Faith in Politics

No this is not a post on the role of religion in US politics. My faith has diminished over the years as candidates who represent a liberal consensus dominate the Democrats and the Republicans are beyond the pale when it comes to paying a fair percentage of ones incomes to help the greater society. They watch as roads buckle, bridges crumble and seem to rejoice over money exploding in bombs all around the world.

The Democrats consensus centers on accepting globalization’s cost in terms of jobs, wages and people’s psyches. They are linked to the financial interests and seem to believe that that industry should be a big driver of the economy. They use the term middle class and help the poor, but seem incapable of effectively articulating the many significant reasons why these groups of people need a fair income, let alone devise a strong program that would help accomplish the goal of putting more money in these peoples’ pockets.

Much to my surprise yesterday, the Washington Post ran an article on a possible campaign by former Senator Jim Webb. When I read this paragraph in a recent speech that he gave, I felt a glimmer of real hope.

“It’s rare when the economy crashes at the same time we are at war,” he said. “The centrifugal forces of social cohesion are spinning so out of control that the people at the very top exist in a distant outer orbit, completely separated in their homes, schools and associations from those of us who are even in the middle.”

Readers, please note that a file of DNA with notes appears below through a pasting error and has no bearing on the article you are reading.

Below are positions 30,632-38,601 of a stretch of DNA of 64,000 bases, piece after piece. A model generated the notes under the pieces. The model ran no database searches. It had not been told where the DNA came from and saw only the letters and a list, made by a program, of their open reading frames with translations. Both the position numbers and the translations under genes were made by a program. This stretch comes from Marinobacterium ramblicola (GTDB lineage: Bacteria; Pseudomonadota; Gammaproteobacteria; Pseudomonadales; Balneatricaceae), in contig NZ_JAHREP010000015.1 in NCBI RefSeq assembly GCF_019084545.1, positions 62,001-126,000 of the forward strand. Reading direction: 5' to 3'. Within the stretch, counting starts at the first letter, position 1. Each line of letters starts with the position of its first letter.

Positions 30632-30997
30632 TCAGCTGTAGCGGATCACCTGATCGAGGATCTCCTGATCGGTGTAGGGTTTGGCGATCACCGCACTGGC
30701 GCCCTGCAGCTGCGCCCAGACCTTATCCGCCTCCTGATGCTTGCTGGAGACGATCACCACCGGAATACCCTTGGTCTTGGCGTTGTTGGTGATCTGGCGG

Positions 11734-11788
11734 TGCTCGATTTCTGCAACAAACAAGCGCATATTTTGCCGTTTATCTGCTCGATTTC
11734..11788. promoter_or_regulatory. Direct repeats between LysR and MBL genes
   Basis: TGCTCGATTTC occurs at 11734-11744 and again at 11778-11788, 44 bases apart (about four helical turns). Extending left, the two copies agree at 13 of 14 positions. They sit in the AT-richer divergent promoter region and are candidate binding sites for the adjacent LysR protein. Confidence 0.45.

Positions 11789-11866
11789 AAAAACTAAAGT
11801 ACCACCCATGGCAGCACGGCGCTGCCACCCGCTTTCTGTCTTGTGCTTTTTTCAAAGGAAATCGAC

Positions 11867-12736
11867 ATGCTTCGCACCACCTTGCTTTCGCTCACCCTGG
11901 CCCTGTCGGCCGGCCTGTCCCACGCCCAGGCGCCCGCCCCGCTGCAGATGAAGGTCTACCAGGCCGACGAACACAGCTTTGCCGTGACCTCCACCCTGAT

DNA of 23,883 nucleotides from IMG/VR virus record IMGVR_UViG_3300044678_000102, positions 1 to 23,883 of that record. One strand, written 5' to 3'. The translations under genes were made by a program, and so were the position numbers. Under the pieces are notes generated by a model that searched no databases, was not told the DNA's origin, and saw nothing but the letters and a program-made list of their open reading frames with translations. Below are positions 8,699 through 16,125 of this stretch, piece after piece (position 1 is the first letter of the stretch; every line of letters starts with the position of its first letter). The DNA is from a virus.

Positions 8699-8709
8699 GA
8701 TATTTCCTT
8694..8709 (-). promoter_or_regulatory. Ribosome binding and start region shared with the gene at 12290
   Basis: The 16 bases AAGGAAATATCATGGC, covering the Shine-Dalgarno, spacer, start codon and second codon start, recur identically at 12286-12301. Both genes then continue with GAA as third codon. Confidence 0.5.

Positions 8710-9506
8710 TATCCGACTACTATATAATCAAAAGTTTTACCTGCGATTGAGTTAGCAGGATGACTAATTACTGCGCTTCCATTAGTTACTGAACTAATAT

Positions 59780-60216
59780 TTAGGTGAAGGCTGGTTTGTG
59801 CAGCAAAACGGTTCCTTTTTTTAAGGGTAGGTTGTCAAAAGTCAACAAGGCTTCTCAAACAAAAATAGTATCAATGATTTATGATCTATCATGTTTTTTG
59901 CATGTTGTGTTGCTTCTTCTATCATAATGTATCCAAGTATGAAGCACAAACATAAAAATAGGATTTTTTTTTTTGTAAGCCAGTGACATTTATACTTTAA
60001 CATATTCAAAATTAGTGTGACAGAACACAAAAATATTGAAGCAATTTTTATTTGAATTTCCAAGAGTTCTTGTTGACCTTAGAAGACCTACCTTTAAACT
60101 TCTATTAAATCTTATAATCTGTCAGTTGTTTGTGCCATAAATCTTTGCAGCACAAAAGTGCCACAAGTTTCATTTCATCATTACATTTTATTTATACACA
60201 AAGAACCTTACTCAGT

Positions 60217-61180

What I’d ask of Webb is to lay out the consequences of having a situation that he describes where the wealthy are in another orbit. I’d argue among the results are domination of the political players which has led to a stagnant political environment, ability to frame arguments such as corporations should exist to benefit their share holders, which translates to the wealthy few accumulate great gains while monies that used to be allocated to research and development, the creation of new products and jobs goes by the wayside. All that made worse by trade policies that benefit the wealthy and the corporations and hurt the workers as they cut jobs and wages.

Another article makes some of the realities of the economic recovery clear:

Part of this mystery isn’t one at all: the economy simply isn’t as healthy as the headline numbers suggest. Unemployment has fallen, in part, because so many people have given up looking for work rather than finding it, and there are still millions of part-timers who want full-time jobs.

But then there are deeper factors at work. The economy has gotten bigger, but much of that growth hasn’t reached the middle class. Indeed, the top 1 percent grabbed 95 percent of all the gains during the recovery’s first three years. And that’s not even the most depressing part. Even adjusted for household size, real median incomes haven’t increased at all since 1999. That’s right: the middle class hasn’t gotten a raise in 15 years.

But one of the biggest, and least appreciated reasons Democrats might be struggling, is that the middle class is poorer, too. Median net worth is actually lower, adjusted for inflation, than it was in 1989. Even worse, it’s kept falling during the recovery.

Yes, even after the economy started to grow again, and the stock market started to boom, and housing prices began to bounce back, the median net worth of the average American household continued to decline.

I’m interested in seeing what is to come.

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